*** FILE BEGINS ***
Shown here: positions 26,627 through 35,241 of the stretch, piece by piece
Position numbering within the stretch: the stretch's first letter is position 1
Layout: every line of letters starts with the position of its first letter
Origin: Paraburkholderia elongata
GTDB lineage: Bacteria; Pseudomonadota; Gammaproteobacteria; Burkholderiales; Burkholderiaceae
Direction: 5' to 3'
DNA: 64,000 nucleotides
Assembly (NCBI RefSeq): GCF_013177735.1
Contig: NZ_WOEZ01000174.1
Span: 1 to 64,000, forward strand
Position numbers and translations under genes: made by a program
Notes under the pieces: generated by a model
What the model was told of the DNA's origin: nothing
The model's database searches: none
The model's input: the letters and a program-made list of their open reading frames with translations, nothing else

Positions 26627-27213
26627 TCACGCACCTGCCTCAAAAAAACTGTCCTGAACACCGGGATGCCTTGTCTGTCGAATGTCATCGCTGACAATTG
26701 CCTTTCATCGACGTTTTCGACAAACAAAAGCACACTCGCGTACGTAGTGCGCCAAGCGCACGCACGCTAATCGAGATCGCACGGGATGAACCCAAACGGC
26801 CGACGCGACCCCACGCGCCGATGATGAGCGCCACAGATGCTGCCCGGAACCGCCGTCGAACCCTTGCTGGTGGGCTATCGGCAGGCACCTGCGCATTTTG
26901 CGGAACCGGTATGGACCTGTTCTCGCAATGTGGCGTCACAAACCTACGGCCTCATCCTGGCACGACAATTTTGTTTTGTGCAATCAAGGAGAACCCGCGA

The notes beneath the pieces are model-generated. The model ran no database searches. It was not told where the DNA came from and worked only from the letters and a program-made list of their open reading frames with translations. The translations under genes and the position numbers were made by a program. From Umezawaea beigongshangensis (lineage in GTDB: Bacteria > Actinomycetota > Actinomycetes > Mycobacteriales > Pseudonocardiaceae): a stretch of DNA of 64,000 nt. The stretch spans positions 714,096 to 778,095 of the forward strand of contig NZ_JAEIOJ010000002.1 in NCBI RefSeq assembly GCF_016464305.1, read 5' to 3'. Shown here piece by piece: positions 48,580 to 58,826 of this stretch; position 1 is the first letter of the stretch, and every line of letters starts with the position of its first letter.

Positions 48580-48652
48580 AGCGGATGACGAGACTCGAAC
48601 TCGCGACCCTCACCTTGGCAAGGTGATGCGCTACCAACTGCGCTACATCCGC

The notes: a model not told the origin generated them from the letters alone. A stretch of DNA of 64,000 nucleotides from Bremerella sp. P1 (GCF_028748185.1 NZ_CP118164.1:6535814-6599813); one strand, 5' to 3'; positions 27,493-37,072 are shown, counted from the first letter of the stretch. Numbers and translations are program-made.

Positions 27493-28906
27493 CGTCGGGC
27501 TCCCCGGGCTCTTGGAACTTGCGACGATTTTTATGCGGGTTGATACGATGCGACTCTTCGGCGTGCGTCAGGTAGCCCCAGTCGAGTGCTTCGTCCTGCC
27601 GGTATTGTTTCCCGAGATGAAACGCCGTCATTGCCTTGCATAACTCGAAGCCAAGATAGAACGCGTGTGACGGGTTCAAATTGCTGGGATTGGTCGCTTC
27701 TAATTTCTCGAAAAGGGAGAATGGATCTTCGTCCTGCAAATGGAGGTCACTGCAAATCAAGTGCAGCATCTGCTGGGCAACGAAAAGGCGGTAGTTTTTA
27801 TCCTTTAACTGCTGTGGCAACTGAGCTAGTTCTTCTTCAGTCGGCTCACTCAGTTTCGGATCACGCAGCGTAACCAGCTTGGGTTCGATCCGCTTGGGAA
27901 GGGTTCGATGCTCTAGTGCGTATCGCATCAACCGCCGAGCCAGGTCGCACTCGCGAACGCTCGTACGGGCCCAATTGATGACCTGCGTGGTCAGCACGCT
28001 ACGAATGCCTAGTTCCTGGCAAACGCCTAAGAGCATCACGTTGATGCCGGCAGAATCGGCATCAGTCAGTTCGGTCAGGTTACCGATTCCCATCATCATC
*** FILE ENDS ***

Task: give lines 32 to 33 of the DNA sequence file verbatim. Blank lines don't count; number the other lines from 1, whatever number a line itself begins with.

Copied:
27901 GGGTTCGATGCTCTAGTGCGTATCGCATCAACCGCCGAGCCAGGTCGCACTCGCGAACGCTCGTACGGGCCCAATTGATGACCTGCGTGGTCAGCACGCT
28001 ACGAATGCCTAGTTCCTGGCAAACGCCTAAGAGCATCACGTTGATGCCGGCAGAATCGGCATCAGTCAGTTCGGTCAGGTTACCGATTCCCATCATCATC